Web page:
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What is the Scottish coat of arms/family crest?

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Motto


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Motto



The motto was originally a war cry or slogan. Mottoes first began to be shown with arms in the 14th and 15th centuries, but were not in general use until the 17th century. Thus the oldest coats of arms generally do not include a motto. Mottoes seldom form part of the grant of arms: Under most heraldic authorities, a motto is an optional component of the coat of arms, and can be added to or changed at will; many families have chosen not to display a motto.

Motto: Latet Anguis in herba
Motto Translation: The snake lurks in the grass.


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Citations


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Citations



    Other References

    1. Bolton, Charles Knowles. Bolton's American Armory. Baltimore: Heraldic Book Company, 1964. Print.
    2. Passenger Lists of Vessels Arriving at Galveston Texas 1896-1951. National Archives Washington DC. Print.
    3. Bain, Robert. The Clans and Tartans of Scotland. Glasgow & London: Collins, 1968. Print. (ISBN 000411117-6).
    4. Scarlett, James D. Tartan The Highland Textile. London: Shepheard-Walwyn, 1990. Print. (ISBN 0-85683-120-4).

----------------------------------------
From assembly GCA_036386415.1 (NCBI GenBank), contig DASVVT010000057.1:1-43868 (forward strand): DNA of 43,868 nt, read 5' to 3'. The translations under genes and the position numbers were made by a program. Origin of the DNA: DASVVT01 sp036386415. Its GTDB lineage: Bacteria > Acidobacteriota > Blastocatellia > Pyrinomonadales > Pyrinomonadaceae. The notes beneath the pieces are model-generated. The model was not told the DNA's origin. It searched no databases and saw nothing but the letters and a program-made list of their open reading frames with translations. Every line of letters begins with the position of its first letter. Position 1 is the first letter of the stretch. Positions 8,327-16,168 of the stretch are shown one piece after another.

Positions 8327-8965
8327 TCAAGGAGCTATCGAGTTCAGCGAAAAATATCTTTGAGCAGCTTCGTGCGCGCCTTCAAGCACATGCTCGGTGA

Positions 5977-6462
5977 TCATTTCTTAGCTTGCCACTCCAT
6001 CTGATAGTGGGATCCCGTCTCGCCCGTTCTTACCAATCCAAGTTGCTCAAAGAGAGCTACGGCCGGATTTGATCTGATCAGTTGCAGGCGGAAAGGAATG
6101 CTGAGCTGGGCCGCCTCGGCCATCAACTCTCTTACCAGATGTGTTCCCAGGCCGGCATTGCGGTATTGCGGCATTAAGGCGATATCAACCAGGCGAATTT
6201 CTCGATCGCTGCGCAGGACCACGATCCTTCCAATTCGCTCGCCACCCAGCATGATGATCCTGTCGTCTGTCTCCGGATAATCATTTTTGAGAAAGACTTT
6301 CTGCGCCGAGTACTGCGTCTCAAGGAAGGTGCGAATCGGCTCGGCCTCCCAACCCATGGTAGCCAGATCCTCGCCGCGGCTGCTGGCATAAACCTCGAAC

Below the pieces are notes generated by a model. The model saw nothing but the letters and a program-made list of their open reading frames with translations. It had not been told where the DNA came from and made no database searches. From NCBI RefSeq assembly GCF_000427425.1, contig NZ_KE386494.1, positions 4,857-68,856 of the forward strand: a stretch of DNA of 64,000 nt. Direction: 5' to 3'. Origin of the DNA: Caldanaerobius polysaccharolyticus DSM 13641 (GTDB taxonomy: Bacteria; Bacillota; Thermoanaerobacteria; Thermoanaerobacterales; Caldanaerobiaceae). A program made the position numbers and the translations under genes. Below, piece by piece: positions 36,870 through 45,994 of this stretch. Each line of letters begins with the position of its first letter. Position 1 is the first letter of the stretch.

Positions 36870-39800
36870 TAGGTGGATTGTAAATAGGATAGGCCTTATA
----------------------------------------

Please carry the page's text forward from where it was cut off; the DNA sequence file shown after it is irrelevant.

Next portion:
5. Crozier, William Armstrong Edition. Crozier's General Armory A Registry of American Families Entitled to Coat Armor. New York: Fox, Duffield, 1904. Print.
    6. Burke, John Bernard Ed. The Roll of Battle Abbey. Baltimore: Genealogical Publishing. Print.
    7. Bradford, William. History of Plymouth Plantation 1620-1647 Edited by Samuel Eliot Morrison 2 Volumes. New York: Russell and Russell, 1968. Print.
    8. Egle, William Henry. Pennsylvania Genealogies Scotch-Irish and German. Harrisburg: L.S. Hart, 1886. Print.
    9. Samuelsen, W. David. New York City Passenger List Manifests Index 1820 - 1824. North Salt Lake, Utah: Accelerated Indexing Systems International, 1986. Print.
    10. Prebble, John. The Highland Clearances. London: Secker & Warburg, 1963. Print.
    11. ...

    The Angwidge Family Crest was acquired from the Houseofnames.com archives. The Angwidge Family Crest was drawn according to heraldic standards based on published blazons. We generally include the oldest published family crest once associated with each surname.

    This page was last modified on 31 August 2015 at 14:09.

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